Public consultation meeting on EBRD’s new Draft Energy Sector Strategy 2019-2023 (hereinafter – Strategy) was held in Kyiv on 25 October 2018. The event was organised by the EBRD for relevant civil society organisations and selected private sector clients in the EBRD’s countries of operation.

The consultation meeting aimed at providing an opportunity for stakeholders to express their views and provide input for the preparation of the Strategy. The Strategy will guide the EBRD’s operational priorities in the energy sector for a 5-year period.

In his presentation Kevin Bortz, Director of Strategy, Energy & Natural Resources, EBRD London, highlighted strategic directions of the Strategy. Decarbonised economy that is highly efficient, powered by renewable energy and increasingly electrified was mentioned as one of the interrelated strategic directions of the Strategy. The new Energy Sector Strategy promotes secure, affordable, and sustainable energy through the transition to a market-oriented low-carbon energy sector.

According to Strategy, key drivers for the transition to a secure, affordable and sustainable energy sector include:

  • Air quality. Air pollution from electricity, heat, transport and industry is a critical social concern.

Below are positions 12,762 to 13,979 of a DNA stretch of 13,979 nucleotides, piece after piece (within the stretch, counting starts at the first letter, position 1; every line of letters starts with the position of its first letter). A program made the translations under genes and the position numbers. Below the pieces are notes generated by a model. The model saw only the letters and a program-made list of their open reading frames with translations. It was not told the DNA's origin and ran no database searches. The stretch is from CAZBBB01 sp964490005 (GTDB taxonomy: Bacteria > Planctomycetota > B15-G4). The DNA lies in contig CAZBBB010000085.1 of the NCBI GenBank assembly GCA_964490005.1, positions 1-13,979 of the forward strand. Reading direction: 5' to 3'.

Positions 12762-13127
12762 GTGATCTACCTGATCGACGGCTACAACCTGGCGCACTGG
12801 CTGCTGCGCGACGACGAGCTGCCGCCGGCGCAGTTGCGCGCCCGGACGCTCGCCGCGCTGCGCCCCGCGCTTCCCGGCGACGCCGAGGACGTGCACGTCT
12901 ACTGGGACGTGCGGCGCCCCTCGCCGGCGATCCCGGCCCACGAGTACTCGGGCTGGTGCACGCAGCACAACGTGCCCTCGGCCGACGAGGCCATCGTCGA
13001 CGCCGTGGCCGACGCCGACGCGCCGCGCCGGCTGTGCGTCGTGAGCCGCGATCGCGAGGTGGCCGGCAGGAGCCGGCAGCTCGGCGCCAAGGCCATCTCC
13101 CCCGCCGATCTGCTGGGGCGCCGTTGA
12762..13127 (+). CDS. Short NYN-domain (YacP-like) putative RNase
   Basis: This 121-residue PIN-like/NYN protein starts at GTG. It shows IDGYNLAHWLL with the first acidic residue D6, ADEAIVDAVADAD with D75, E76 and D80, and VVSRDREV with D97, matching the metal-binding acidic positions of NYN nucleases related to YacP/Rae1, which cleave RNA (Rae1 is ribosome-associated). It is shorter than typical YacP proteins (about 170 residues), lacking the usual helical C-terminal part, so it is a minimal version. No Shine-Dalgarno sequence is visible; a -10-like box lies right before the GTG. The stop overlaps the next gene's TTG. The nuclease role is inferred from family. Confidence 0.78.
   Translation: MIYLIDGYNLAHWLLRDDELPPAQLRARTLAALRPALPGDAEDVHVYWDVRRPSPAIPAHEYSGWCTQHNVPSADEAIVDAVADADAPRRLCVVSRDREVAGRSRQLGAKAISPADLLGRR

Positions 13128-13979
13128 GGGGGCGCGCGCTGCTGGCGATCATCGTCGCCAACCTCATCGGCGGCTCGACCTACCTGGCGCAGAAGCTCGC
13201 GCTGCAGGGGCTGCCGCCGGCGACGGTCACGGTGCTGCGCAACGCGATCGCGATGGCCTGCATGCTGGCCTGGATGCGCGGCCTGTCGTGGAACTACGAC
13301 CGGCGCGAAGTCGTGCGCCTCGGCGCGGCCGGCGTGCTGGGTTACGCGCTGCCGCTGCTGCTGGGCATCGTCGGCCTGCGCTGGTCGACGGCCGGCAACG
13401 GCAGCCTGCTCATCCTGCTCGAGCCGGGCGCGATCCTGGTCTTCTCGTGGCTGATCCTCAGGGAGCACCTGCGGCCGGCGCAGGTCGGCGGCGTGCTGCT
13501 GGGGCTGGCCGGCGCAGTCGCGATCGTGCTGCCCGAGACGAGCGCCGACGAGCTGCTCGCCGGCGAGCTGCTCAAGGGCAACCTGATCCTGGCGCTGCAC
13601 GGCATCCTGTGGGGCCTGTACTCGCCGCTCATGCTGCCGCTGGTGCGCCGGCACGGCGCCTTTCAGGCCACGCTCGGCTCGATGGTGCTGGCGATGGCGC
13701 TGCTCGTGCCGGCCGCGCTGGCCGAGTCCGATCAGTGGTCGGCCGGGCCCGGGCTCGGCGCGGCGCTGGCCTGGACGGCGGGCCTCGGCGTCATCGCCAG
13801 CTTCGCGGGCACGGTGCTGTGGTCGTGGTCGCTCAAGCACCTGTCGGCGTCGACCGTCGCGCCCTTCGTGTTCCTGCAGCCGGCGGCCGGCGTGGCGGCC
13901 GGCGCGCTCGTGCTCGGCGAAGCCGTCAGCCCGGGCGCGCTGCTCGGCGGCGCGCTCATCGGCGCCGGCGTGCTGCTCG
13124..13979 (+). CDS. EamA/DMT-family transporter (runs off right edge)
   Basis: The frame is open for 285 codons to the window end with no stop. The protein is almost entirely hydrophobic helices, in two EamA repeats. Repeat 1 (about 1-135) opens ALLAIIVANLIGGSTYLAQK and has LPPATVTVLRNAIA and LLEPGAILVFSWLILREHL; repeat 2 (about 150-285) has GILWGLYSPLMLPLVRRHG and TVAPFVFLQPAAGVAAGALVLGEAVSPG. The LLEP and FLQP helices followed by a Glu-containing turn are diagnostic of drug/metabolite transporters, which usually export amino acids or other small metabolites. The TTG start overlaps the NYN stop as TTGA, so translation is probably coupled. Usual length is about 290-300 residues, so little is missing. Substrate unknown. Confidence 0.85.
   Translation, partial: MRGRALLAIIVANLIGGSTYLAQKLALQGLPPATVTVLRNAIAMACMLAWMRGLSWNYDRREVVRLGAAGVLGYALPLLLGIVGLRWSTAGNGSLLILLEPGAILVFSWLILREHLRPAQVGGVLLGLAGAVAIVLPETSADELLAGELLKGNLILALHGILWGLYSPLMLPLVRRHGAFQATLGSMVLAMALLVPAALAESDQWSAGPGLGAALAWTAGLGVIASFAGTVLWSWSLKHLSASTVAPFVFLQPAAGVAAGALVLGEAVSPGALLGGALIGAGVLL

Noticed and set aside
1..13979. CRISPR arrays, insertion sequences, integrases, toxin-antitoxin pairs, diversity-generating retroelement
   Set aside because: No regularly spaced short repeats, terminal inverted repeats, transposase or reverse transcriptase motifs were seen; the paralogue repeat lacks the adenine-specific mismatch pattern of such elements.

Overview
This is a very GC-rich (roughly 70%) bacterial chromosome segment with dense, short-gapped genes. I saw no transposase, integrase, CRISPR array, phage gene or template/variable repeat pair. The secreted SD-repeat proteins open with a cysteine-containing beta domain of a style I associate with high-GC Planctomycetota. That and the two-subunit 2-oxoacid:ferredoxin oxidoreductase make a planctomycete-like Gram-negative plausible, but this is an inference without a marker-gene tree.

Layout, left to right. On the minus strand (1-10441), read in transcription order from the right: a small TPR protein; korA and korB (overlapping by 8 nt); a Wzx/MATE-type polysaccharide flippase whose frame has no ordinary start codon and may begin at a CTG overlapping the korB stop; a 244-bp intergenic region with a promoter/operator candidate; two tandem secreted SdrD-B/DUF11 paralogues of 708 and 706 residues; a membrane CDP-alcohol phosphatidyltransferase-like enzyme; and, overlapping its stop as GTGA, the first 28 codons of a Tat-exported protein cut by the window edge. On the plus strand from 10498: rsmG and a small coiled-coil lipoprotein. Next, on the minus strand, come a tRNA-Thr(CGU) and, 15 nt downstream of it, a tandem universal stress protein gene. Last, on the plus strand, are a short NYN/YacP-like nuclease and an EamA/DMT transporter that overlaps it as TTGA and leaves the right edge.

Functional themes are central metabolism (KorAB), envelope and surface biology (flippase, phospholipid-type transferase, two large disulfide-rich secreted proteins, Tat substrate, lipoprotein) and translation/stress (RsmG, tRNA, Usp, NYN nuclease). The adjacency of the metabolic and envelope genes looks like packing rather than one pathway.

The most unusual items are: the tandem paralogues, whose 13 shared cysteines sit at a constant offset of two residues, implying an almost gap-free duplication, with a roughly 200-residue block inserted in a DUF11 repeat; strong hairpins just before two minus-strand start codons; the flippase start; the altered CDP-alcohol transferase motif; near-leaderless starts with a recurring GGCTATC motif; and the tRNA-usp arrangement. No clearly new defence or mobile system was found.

• Climate Change. Urgent need to reduce greenhouse gas emissions.
  • Natural Gas. More widely available and affordable, with multiple potential roles in the energy transition.
  • Renewable Energy. Costs have fallen sharply and are grid competitive in a growing number of countries.

Commenting on EBRD’s new Draft Energy Sector Strategy, Andrei Konechenkov, Chairman of the UWEA Board, WWEA Vice-President, noted a situation in the national energy sector of Ukraine with nuclear share exceeding 60% of the total electricity production. If no new balancing capacities are introduced a national grid operator can stop connecting new wind and solar power plants to the existing electricity system.
Mr. Konechenkov proposed the EBRD not to limit their activities to biomass-burning technologies to produce heat, but also to consider biogas and hydrogen energy technologies that contribute to solving grid-balancing issues.